A friend of mine was recently diagnosed with breast cancer. Since then, she has left no leaf unturned to become well (and she is). She changed her diet drastically, took countless alternative treatments, and went to trauma therapy, shamans, and psychologists. It reminded me of my journey with a chronic disease. In both cases, many medical doctors are insufficiently trained to acknowledge the systematic realities of the bodymind, although the research area of psycho-neuro-immunology is changing this.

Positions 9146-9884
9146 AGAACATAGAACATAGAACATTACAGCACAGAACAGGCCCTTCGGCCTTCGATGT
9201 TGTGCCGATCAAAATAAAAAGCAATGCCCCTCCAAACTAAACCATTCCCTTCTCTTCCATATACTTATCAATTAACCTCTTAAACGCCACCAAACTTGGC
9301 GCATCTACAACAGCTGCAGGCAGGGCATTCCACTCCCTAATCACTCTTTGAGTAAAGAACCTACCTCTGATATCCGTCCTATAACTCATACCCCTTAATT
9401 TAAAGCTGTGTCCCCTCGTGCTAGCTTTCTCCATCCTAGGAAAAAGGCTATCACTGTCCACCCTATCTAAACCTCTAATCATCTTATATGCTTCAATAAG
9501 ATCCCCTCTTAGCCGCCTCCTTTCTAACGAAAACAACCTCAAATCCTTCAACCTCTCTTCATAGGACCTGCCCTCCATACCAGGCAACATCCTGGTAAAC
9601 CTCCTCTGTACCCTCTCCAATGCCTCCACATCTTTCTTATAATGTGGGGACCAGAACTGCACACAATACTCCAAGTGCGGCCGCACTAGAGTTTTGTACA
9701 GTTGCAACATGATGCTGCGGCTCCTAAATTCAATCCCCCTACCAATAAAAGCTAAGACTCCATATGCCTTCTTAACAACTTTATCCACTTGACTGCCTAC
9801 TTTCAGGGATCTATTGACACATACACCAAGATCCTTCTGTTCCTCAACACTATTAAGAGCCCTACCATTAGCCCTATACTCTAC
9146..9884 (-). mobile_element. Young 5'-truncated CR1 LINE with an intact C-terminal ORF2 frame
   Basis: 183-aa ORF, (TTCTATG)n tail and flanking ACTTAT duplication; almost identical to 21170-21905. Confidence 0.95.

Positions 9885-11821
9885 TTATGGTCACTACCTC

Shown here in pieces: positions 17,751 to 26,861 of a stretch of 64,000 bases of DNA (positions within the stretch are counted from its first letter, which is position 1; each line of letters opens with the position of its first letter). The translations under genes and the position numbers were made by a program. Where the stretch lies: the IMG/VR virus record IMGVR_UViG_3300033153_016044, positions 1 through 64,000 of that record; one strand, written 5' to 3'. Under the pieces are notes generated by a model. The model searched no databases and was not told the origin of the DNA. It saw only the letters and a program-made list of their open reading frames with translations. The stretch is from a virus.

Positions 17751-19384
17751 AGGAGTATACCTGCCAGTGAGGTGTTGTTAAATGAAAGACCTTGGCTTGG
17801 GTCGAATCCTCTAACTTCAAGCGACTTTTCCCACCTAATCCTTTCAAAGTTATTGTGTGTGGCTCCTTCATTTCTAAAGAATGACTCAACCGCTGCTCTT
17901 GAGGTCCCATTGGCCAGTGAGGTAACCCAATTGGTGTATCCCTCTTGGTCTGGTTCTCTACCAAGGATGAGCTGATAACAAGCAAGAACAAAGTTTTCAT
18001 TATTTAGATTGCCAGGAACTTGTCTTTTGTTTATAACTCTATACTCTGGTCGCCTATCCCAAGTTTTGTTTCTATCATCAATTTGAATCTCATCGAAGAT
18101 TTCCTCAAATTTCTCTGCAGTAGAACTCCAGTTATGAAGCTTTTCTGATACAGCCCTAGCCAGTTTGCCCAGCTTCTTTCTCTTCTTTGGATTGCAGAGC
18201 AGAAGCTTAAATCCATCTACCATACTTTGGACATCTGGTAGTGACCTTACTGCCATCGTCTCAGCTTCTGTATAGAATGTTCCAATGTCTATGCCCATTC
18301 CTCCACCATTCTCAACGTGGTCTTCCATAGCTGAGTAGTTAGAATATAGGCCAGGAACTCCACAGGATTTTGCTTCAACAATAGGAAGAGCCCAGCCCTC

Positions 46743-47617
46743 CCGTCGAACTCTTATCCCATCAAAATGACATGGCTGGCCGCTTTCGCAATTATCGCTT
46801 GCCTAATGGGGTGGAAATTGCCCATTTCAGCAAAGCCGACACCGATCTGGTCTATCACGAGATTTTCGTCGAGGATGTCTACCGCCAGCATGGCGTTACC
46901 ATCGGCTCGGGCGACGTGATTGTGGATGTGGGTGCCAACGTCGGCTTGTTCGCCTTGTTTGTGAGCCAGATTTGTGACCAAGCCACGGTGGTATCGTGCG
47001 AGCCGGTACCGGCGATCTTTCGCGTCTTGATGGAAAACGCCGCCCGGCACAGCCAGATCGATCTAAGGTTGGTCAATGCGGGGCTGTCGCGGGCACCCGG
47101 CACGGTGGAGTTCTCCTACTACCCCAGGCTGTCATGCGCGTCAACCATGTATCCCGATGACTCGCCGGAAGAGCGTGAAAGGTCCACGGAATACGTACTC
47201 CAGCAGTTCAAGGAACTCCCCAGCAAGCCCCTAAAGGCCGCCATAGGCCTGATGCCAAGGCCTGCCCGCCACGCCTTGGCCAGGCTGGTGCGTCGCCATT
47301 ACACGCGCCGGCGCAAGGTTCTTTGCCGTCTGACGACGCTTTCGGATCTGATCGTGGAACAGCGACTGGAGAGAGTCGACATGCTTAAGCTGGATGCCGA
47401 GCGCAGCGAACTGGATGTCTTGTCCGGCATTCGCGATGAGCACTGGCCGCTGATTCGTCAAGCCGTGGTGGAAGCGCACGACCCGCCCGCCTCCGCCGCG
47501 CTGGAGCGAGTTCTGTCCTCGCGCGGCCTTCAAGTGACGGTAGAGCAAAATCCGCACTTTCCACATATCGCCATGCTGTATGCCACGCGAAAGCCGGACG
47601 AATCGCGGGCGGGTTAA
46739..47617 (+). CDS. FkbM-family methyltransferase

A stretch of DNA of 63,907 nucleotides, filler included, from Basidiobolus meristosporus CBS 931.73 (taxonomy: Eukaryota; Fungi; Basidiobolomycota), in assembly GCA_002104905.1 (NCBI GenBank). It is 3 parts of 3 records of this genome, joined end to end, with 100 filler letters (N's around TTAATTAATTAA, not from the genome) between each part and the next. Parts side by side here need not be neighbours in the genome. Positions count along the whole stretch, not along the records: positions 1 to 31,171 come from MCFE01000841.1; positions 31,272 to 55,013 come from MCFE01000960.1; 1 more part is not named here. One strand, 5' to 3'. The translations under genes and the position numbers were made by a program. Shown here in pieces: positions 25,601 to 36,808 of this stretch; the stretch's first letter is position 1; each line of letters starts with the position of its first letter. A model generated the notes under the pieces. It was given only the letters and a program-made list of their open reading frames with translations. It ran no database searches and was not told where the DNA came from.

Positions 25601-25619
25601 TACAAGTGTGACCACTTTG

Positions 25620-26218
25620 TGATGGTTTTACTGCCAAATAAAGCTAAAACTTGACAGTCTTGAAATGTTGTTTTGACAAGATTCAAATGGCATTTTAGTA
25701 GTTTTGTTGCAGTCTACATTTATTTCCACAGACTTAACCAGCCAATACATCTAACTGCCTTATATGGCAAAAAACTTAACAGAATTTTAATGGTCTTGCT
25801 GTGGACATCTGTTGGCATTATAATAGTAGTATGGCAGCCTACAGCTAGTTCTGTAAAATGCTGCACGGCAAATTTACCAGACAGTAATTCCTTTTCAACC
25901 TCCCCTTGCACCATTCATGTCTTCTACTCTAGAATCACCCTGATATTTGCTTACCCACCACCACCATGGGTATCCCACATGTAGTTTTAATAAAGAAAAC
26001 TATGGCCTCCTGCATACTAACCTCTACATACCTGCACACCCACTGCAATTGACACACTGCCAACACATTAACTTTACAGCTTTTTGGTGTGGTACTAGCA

Yet, the relational reality is left out of our health.
Our health is affected, by pesticides in food, carcinogens in the air, or our capacity to bike instead of driving. How we think about health leaves the individual responsible for managing what is, in many parts, out of our control. It turns individual health into a moral imperative in which individuals are held responsible for their bodies. Obesity, diabetes, addiction, cancer, and other chronic conditions become moral failings. Where in fact, although health centers around the individual, the harms experienced by individuals are harms to collective identities and worlds.